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By Contributing Author: Sergei Lemberg Updated on

Are You Being Called By NPAS, Inc.?*

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Have you ever signed up for a debt, such as a mortgage or credit card, only to experience financial problems and have trouble paying it afterward? If so, you may have had the unpleasant experience of dealing with third-party debt collectors who call you at home and work and pressure you to pay.

Collecting debts is legal, but if a debt collector goes too far, your rights are protected.

Your Rights Under the FDCPA

The Fair Debt Collection Practices Act, or FDCPA, dictates what a collection agency can and cannot do when communicating with you about a debt. Below are some examples of collection behaviors that remain illegal.

  • Swearing and using aggressive language
  • Ignoring your written dispute
  • Threatening to call your payroll department about wage garnishment
  • Claiming that you can be imprisoned for nonpayment of a debt
  • Calling your employer and neighbors to embarrass you
  • Not reporting a dispute to the credit bureaus

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Company Profile: NPAS, Inc.

If you are being called by NPAS, Inc., more information about the agency is below.

NPAS, Inc., which also does business as National Patient Account Services, is a debt collection agency located in Louisville, Kentucky. Other business aliases include:

  • EMBS Medical Billing
  • Parallon Business Performance Group
  • Columbia Collection Services
  • Columbia Patient Accounts

It has been operating since 1980, has 17 employees, and is managed by Robert Foster. Court files archived at the PACER website suggests that consumers who felt that they were being harassed by NPAS, Inc. took the agency to court to make it prove its claims.

Are You Being Called By NPAS, Inc.?*

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Alleged Violations against NPAS, Inc.

According to PACER, in or around December 2014, NPAS, Inc. allegedly started calling a Georgia consumer to collect a medical debt. He alleged that they contacted him using an autodialer and that each time he picked up, he heard a prerecorded message which instructed him to hold for the next representative.

The consumer spoke with NPAS, Inc. and explained that the debt should have been paid by Medicaid. He provided his Medicaid information and instructed the company to cease all calls to him, but the automated communications allegedly continued.

Feeling harassed by NPAS, Inc., the consumer retained an attorney and filed a lawsuit against the company for allegedly:

  • Harassing him by using an autodialer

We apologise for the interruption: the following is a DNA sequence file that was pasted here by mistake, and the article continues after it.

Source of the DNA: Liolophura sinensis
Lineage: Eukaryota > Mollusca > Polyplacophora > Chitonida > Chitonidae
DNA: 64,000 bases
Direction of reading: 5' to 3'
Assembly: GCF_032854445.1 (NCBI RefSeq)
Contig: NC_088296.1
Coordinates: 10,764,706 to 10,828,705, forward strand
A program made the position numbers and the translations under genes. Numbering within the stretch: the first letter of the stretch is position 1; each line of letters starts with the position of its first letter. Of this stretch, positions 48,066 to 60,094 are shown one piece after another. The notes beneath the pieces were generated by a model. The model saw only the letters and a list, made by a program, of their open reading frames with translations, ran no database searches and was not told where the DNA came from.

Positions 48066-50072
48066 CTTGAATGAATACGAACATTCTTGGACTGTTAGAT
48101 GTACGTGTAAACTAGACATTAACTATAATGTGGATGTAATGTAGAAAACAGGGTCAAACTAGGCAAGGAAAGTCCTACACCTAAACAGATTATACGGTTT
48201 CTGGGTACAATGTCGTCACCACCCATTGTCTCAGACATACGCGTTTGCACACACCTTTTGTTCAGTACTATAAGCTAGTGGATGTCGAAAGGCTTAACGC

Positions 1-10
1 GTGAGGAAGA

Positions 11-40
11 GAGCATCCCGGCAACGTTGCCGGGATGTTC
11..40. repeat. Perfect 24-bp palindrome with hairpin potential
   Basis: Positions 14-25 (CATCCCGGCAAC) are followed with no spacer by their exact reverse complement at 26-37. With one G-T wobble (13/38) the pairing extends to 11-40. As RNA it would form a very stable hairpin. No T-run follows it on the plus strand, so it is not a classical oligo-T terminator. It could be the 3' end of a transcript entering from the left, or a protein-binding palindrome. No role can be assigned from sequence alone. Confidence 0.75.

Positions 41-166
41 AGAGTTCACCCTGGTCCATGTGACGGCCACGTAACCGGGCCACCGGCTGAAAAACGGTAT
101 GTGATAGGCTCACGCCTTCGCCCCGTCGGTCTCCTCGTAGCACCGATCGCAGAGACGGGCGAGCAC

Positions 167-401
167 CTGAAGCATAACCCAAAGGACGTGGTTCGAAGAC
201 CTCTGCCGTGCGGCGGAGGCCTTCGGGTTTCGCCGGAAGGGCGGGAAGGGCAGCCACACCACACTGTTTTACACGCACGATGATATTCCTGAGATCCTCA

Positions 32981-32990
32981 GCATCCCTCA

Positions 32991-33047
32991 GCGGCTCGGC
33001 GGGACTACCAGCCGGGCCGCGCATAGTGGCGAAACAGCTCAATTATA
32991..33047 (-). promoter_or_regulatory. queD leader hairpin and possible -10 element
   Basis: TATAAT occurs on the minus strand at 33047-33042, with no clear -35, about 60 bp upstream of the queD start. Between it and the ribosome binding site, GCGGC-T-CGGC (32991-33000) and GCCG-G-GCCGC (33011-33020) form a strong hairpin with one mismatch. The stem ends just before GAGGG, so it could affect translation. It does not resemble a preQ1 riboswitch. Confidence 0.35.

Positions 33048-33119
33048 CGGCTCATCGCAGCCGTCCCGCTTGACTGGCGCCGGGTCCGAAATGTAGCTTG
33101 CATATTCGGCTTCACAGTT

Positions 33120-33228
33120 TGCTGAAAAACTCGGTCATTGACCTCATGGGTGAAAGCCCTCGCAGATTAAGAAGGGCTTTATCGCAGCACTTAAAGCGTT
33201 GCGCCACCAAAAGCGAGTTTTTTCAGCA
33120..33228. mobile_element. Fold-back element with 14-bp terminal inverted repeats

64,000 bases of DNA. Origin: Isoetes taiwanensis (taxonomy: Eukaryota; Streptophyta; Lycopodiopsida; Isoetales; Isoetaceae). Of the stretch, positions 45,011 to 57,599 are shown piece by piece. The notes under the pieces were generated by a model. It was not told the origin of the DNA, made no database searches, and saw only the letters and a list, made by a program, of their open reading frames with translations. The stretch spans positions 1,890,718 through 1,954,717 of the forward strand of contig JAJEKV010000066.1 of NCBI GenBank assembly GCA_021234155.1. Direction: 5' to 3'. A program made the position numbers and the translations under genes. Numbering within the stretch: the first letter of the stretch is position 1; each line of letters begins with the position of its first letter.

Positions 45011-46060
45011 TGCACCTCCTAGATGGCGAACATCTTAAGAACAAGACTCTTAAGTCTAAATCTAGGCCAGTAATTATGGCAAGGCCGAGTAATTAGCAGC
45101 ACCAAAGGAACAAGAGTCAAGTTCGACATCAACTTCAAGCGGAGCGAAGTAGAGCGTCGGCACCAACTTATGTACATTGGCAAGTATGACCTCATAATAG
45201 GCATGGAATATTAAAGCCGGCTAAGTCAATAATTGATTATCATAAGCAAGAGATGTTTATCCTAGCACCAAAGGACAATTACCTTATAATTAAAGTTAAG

• Using harassing and abusive means to collect a debt
  • Using unfair and unconscionable means to collect a debt

The matter was later settled.

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Hire a Consumer Lawyer

The phone numbers for NPAS, Inc. are:

Any time they appear on your caller ID, it is confirmation that you are being called NPAS, Inc. If you ask them to stop contacting you and they fail or refuse to comply, protect your rights by hiring a consumer lawyer and filing a claim against NPAS, Inc.

A successful outcome means that you could be awarded $1,000 in statutory damages plus legal costs, so remember that in cases like this, the law is on your side.

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Additional Resources

Case taken from PACER (pacer.gov). File number is Case 1:16-cv-00753-CC from the United States District Court for the Northern District of Georgia

*Disclaimer: The content of this article serves only to provide information and should not be constructed as legal advice. If you file a claim against NPAS, Inc., or any other third-party collection agency, you may not be entitled to any compensation.

About the author:

Contributing Author: Sergei Lemberg

Sergei Lemberg is a consumer rights attorney, practicing since 2006, whose practice focuses on consumer law, class actions and personal injury litigation. He is known for a United States Supreme Court case (Facebook v. Duguid) defending consumers from autodialers under the Telephone Consumer Protection Act of 1991 to send unsolicited text messages. He is also the author of Defanging Debt Collectors, a book that teaches consumers how to battle debt collectors and win.

See more posts from Contributing Author: Sergei Lemberg
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